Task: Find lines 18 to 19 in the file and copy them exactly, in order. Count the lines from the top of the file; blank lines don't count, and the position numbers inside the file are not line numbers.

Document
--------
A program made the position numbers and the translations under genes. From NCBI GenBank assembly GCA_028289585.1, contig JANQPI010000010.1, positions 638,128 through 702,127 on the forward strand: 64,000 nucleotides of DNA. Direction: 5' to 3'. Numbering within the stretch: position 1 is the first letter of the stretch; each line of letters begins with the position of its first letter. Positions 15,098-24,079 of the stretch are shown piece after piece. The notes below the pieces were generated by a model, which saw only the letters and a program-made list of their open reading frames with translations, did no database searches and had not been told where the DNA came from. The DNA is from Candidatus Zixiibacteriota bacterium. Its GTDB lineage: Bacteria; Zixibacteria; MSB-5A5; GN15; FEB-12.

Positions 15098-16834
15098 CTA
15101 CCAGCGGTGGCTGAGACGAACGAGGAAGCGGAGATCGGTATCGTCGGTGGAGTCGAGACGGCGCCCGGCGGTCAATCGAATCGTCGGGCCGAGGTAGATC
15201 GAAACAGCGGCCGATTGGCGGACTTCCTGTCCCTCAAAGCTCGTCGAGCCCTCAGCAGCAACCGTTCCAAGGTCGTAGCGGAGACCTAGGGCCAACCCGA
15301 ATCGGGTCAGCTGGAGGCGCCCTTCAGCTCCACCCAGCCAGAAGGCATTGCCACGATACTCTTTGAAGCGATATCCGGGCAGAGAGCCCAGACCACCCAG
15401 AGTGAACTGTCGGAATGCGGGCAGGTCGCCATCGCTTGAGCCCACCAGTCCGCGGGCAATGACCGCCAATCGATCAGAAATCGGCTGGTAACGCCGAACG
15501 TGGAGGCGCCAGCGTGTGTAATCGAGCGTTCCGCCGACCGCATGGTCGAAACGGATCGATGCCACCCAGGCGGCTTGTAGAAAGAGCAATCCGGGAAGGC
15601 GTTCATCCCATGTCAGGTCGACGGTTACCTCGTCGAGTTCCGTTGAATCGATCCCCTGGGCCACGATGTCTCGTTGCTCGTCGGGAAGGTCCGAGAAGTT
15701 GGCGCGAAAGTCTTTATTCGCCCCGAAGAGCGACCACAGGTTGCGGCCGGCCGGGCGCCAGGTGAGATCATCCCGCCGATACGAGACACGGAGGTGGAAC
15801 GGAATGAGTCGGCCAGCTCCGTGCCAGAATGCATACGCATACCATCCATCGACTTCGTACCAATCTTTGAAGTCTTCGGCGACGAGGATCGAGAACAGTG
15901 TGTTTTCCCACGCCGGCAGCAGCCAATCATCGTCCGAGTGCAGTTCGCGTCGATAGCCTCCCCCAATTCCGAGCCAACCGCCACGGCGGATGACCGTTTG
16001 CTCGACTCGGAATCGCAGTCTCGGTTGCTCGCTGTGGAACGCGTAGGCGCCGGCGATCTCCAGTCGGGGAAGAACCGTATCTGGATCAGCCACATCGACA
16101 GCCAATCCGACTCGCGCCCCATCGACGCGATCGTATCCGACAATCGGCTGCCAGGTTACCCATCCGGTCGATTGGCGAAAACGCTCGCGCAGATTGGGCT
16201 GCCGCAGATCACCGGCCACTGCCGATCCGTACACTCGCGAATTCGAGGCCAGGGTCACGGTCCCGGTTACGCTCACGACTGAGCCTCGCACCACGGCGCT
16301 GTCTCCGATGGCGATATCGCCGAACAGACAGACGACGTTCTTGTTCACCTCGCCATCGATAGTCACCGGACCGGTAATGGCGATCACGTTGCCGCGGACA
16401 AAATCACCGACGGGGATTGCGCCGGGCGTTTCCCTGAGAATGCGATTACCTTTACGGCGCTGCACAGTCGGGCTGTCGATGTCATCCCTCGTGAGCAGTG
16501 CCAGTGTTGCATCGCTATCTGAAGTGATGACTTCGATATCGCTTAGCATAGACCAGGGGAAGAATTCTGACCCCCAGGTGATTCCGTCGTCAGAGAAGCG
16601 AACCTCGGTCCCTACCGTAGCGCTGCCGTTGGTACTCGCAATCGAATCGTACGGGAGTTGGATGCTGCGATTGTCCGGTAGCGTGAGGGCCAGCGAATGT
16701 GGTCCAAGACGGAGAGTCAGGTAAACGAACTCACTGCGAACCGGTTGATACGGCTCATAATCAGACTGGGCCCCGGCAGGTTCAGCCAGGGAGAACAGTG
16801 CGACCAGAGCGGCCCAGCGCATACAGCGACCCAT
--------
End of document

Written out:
16501 CCAGTGTTGCATCGCTATCTGAAGTGATGACTTCGATATCGCTTAGCATAGACCAGGGGAAGAATTCTGACCCCCAGGTGATTCCGTCGTCAGAGAAGCG
16601 AACCTCGGTCCCTACCGTAGCGCTGCCGTTGGTACTCGCAATCGAATCGTACGGGAGTTGGATGCTGCGATTGTCCGGTAGCGTGAGGGCCAGCGAATGT